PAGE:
For Laura Godinez, H-LSAMP is a blessing. She attended SheHacks Boston, the Grace Hopper Conference for Women in Computing. Godinez was also part of a fellowship program called Code2040, a career accelerator program that works with African-American and Latinx computer science students. “It has been a real eye-opener to be able to see people like me in positions in the technology industry,” says Godinez, who was a software developer intern this past summer at PagerDuty, a San Francisco-based company. “H-LSAMP has helped me develop a better sense of what I want to do once I graduate college.”

For senior Carlos Corona, a chemistry major, H-LSAMP also has provided a path to the future. “I have a clear vision of what I want and that helps me map out how to get it and ways to develop myself and develop others,” he says.

Ananda Diener in lab
Ananda Diener, computer science graduate

Corona says seeking success means extending his experience beyond H-LSAMP, taking leadership roles at Texas State including student executive of operations in the Partnership for Research and Education in Materials program; STEM Student Advisory Board member; Chemistry/Biochemistry Advisory Council member; and past vice president for the Society for the Advancement of Chicanos and Native Americans in Science.

Corona seeks guidance from his mentor, Dr. Michael Burns, senior lecturer in the Department of Communication Studies. He believes communication is the bridge between science and technology. “You can have a great idea or a great product but if you can’t communicate it effectively to investors or the public, it becomes an idea wasted,” Corona says.

Burns says H-LSAMP scholars such as Corona are gaining an invaluable experience when they are matched with a mentor. “These students are gaining confidence and insight that many students will never receive because they do not seek out mentors to help them through college,” he says. “All of the students who participate have stories about how they got involved in different projects, research, and activities because of their mentor."

Associate Professor Dr. Clara Novoa gave H-LSAMP senior Javier Ortiz basic training in 3D printing. “Then, I let him refine this knowledge by using the 3D printers to help students develop their capstone projects,” she explains. Ortiz produced working parts for nearly seven different needs including a case for an olfactory system and the shell of a solar-powered buoy to measure water quality, both for NASA, and parts for robots. This fall, the industrial engineering major will be getting cooperative education work experience at Infineon Technologies in Munich, Germany.

Field testing is H-LSAMP scholar Ananda Diener’s niche. She graduated in May with a bachelor of science in chemistry. Diener also minored in biology and received several prestigious awards including the Texas State University System Regents’ Scholar award. “I’ve done Stream Team testing on the San Marcos River,” Diener says. “I like being in the field, in nature gathering samples. I like environmental chemistry, and I also like management positions.”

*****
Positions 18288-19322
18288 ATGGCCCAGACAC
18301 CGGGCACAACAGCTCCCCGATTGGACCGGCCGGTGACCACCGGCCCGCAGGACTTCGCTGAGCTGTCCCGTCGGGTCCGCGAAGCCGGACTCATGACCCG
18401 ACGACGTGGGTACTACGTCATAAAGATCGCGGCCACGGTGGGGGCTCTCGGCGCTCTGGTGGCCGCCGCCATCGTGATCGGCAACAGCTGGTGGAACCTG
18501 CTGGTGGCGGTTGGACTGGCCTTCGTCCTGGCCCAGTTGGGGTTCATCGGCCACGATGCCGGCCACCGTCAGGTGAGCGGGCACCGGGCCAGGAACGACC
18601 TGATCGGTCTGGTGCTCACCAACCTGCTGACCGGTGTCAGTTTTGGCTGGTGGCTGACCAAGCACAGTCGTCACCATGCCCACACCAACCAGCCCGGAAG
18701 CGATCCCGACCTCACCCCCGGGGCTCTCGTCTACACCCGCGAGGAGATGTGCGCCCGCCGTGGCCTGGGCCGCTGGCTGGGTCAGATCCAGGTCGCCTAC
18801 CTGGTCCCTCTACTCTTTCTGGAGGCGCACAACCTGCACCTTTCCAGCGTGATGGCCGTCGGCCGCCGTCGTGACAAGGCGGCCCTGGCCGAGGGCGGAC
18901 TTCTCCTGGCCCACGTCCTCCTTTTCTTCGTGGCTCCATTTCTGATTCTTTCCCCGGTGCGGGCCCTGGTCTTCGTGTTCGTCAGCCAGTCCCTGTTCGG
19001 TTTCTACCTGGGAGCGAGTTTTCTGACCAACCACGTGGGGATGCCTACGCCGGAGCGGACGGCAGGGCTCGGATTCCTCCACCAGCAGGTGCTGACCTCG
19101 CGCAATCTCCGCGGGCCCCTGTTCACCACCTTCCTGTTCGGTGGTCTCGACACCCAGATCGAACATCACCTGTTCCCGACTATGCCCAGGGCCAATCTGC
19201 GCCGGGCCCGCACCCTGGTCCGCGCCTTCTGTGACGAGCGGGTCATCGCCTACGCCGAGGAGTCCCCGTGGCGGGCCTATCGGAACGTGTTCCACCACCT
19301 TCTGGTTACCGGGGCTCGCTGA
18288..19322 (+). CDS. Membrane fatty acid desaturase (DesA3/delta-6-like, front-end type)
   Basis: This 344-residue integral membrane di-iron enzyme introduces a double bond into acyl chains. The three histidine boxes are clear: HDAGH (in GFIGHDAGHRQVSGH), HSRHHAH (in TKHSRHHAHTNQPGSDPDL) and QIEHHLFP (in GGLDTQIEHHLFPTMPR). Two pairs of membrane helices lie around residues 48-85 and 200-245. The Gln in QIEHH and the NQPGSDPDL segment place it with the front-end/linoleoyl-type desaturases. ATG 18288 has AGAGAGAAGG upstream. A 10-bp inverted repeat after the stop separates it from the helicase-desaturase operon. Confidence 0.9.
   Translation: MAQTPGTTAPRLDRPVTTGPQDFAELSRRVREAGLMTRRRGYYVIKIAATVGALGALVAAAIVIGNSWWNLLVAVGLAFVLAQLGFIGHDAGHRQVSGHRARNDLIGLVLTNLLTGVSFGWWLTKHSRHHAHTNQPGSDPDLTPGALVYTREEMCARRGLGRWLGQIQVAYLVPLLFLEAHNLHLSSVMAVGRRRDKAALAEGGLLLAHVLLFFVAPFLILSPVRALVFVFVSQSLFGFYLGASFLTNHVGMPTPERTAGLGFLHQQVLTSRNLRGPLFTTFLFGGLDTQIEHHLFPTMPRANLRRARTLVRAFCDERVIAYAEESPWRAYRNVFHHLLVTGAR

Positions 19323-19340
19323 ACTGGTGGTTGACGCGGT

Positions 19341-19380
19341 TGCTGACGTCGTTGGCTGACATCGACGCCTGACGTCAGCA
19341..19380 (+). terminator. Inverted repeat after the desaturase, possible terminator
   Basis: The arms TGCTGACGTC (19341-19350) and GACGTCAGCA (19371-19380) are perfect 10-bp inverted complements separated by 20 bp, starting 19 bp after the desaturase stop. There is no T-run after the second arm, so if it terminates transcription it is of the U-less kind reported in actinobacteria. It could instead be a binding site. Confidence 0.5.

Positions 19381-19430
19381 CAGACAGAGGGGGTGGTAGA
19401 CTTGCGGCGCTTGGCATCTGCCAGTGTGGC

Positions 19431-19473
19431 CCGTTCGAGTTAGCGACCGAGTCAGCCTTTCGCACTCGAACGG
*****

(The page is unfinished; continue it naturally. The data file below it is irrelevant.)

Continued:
The potential for jobs is phenomenal, Romanella says, adding that H-LSAMP scholars are working at top global companies such as Boeing, NASA, IBM, General Motors, John Deere, Samsung, and Intel. Elisa DeFord, career advisor for the College of Science and Engineering,helps students find opportunities to develop their marketable skills and connects them with employers. She applauds Romanella’s intensity to push her students to succeed. “She is a great advocate for Career Services and regularly encourages the scholars to attend Career Services events — and they listen to her,” DeFord says.

Romanella encourages H-LSAMP scholars to constantly set goals for themselves. Alvarez wanted to do research out of state. This summer, he was one of 60 students selected for the Research Intensive Summer Experience program at Rutgers University. Research topics ranged from graphene composites and the application of computational materials concepts to advanced catalysts for use in the pharmaceutical and petroleum industries. For his final year at Texas State, Alvarez is hoping to land a six-month co-op work position.

“That is my goal, to go to Munich, to work there for six months and say I have this experience,” he says. “No one is telling me to do this. I want it. It’s a new challenge on the horizon.” Alvarez credits H-LSAMP for developing him into who he is today. “I don’t believe I had this initiative two years ago. The drive I have now has definitely been molded by members and the director of H-LSAMP,” he says. “They have taught me not to just shoot for the next job; you want to shoot for the best position at that job.

“You want to shoot for the CEO position. You want to get to the mountaintop. When you get to the mountaintop, you want to make a ladder to go even further. That’s what H-LSAMP teaches me, to continue to strive for something greater.”